PHOENIX — Experts that 12 News talked to said Arizona's election law is pretty robust, and the chance for a legal challenge to Tuesday's election is slim.
But there are three big legal questions about your votes.
Can any ballots still come in?
Under state law, ballots have to be physically in the possession of election officials by 7 p.m. on Election Day. There's a little wiggle room as long as you're in line to vote at 7 p.m.
On Tuesday, a federal judge ordered the post office to sweep locations in 12 postal districts, including Arizona.
But Arizona Secretary of State Katie Hobbs said postal officials had already searched Arizona's postal locations in the previous weeks and there’s nothing there.
“So they were doing that every day and making sure that they were delivered to polling sites every day," Hobbs said. "All of the ballots that were in USPS possession for Arizona were received by counties yesterday."
When does the count have to end?
Just because they’re in hand doesn’t mean they have to be counted that day.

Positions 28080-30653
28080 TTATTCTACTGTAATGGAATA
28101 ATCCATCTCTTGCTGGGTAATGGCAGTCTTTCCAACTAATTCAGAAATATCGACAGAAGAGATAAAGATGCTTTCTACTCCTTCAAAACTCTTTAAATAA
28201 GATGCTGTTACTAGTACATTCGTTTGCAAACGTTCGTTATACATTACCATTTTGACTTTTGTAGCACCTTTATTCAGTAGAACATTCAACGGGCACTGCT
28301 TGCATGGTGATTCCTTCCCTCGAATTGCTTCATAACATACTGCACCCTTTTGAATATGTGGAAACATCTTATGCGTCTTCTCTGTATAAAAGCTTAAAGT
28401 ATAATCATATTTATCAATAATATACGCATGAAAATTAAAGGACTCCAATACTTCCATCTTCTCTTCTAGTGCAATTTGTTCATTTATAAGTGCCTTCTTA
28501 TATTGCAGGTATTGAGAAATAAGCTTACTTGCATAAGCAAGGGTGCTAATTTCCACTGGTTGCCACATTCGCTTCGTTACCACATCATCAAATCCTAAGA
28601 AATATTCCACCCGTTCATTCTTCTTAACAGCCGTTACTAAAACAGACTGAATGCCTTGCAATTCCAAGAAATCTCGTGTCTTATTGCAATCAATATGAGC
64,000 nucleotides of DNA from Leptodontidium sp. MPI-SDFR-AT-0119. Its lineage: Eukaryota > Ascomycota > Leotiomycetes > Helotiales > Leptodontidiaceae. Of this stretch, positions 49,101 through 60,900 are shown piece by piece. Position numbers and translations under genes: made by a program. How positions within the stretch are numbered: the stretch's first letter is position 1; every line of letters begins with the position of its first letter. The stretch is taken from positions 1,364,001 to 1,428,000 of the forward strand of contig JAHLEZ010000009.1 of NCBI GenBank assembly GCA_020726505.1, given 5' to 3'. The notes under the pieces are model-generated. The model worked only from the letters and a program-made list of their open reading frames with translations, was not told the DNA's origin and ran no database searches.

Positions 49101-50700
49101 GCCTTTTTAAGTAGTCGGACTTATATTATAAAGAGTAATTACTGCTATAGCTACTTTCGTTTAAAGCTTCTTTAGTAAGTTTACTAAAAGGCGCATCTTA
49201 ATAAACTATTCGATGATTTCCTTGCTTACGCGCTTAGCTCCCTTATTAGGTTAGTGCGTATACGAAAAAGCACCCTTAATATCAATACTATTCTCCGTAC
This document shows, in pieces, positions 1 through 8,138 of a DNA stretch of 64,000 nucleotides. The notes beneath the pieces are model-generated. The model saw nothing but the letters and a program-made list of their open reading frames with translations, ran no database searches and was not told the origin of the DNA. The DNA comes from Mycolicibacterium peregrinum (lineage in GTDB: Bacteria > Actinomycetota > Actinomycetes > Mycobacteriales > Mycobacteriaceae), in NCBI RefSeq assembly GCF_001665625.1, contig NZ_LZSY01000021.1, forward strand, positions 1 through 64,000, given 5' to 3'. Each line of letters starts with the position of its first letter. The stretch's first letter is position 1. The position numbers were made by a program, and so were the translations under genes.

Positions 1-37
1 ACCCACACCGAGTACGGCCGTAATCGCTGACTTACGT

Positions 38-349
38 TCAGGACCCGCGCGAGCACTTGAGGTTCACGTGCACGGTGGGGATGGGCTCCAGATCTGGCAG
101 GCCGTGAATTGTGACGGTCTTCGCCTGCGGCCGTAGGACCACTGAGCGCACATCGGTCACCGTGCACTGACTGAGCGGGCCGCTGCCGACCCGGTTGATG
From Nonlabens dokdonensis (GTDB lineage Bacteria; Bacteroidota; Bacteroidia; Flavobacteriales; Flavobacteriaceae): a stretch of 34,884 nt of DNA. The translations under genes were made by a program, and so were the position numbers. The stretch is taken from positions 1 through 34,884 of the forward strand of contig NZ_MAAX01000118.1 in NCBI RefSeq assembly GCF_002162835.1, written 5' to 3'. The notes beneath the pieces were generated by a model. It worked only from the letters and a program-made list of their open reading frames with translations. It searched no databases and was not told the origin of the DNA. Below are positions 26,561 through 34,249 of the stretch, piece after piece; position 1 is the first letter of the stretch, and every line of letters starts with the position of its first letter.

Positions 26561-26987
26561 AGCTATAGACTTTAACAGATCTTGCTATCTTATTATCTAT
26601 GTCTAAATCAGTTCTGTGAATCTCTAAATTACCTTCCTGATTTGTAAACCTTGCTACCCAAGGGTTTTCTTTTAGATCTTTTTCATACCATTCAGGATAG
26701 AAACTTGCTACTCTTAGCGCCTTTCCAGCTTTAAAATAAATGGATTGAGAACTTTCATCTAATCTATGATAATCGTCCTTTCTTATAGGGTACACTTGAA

Paul Bender at the ASU College of Law said, according to state law, the election results have to be certified in 20 days.
And because all the votes had to be physically in hand Tuesday night, Bender said it probably won’t take that long.
“That’s not going to be a problem here," Bender said. "I think that’s going to be the biggest source of litigation in other states.”
Other states still have ballots in the mail and are legally allowed to count them under their state law.
What if we find more ballots?
For the most part, they won’t be counted. It’s against state law.
Unless, Bender said, there was some accident or unforeseen situation.
“It’s a really interesting question," Bender said.
"I don’t think there’s a clear answer to that. The way the law's set up you only count the ballots you have, but if you discover 1,000 ballots 10 days later I would think there’s a strong argument that you’ve got to count those.”